April 6, 2012

Water conservation vital to Lake, students and experts claim

Courtesy of Julia Reinitz

A panel of local conservation experts addressed the need to conserve water and the negative effects of privatization of public utilities at the Environmental Law and Policy Center downtown on Tuesday. The talk was organized by UChicago Students Against Bottled Water, along with allies from Loyola University and Columbia College.

Chicago’s water comes from Lake Michigan, a larger and less immediately threatened source than the groundwater sources on which many other communities depend, according to Aaron Durnbaugh, director of sustainability at Loyola.

“We are sitting in probably one of the most envied positions globally with [the Great Lakes] at our doorstep,” Durnbaugh said.

This abundance, according to Tom LaPorte, Assistant Commissioner at the Chicago Department of Water Management, has its drawbacks. “It’s very hard to persuade people that this is a big issue here,” he said.

LaPorte noted that residents are not motivated to conserve water because the resources proximal surplus makes prices “unrealistically low.” However, the average depth of Lake Michigan will drop about a foot and a half over the next century, according to Durnbaugh, making conservation increasingly important.

LaPorte said that one way to conserve water is to install a water meter in private homes. Water meters measure the amount of water consumed in each household and charge the residents for that amount. Without one, water bills are calculated by an “arcane” formula, LaPorte said. Water meters would provide an incentive for individuals and households to conserve.

The city installs water meters in homes for free, and all residents that have added them have seen a decrease in the cost of their bills, LaPorte said. However, according to LaPorte, Chicago is the last large city in the country to not mandate the use of water meters.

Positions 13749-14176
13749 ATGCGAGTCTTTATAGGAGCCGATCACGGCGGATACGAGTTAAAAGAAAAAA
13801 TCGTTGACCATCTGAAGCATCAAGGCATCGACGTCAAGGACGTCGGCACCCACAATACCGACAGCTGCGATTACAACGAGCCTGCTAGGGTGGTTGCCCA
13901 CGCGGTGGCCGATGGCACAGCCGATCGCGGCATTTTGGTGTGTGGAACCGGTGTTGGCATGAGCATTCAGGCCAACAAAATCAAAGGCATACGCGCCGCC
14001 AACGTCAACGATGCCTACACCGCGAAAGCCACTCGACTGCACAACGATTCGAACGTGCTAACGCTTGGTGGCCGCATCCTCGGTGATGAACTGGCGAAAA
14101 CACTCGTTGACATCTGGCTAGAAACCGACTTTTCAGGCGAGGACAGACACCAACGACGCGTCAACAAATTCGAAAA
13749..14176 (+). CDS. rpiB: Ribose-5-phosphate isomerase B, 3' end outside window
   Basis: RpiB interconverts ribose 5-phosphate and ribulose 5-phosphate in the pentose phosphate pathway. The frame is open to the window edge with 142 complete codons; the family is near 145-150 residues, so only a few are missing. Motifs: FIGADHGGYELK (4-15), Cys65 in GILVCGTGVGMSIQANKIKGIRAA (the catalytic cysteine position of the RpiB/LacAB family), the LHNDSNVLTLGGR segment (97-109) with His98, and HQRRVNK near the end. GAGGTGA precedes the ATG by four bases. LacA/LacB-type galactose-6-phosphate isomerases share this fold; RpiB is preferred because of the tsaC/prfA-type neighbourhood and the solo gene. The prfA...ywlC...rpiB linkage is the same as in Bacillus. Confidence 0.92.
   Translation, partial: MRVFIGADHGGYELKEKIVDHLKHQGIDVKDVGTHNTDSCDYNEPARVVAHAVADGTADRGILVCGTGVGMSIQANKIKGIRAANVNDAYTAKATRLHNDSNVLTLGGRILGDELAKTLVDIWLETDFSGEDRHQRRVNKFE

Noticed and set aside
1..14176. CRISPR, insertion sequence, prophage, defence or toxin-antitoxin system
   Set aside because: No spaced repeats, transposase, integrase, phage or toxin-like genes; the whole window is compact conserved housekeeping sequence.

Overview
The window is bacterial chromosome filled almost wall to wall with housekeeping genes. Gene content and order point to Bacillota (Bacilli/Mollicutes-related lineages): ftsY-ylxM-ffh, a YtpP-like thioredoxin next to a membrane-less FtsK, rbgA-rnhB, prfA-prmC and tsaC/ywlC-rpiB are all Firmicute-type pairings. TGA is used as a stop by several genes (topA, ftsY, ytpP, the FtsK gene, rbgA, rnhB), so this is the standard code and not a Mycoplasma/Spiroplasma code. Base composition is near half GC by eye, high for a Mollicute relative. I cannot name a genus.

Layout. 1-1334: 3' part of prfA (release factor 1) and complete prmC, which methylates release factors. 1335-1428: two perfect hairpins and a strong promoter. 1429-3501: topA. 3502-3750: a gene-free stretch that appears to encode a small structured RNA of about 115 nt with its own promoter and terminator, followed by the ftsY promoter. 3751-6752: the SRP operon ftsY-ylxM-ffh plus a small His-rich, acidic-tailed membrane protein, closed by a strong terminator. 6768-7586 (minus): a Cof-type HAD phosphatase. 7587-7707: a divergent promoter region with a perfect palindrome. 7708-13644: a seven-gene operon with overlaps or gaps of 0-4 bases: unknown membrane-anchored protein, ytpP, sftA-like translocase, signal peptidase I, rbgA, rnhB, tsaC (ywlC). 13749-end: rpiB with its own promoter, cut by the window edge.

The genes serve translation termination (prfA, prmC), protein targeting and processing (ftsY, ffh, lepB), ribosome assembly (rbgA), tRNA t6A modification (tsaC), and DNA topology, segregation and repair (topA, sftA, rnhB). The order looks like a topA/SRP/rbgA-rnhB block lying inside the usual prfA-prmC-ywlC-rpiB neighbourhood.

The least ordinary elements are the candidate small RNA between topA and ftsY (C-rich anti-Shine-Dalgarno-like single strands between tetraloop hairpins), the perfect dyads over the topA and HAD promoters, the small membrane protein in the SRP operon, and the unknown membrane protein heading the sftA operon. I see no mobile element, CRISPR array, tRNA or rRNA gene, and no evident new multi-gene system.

Emily Carroll (A.B. ’08) of the consumer advocacy group Food and Water Watch spoke about problems with privatization. Private companies are obligated to shareholders, not citizens, she said. Based on the cases she has seen, water system privatization has come with an increase in prices without improvement in quality. Companies also generally spend less money on water infrastructure than governments do, she said.

While LaPorte said that there are no plans for privatization in Chicago, Carroll is currently lobbying against an Illinois bill that would “guarantee” an increase in privatization. The bill ensures profits for companies that buy water systems, even allowing them to raise prices on customers in one community in order to pay for the purchase of a water system in another.

Fourth-year Lauren Tarpey, the primary organizer of the event, said she and students at the other schools held the panel in recognition of World Water Day, which was March 22. “Because of the work we do, we believe water is a public right,” she said.

UChicago Students Against Bottled Water works to educate students about the hazards of water bottles and is responsible for the hydration stations around campus, among other projects.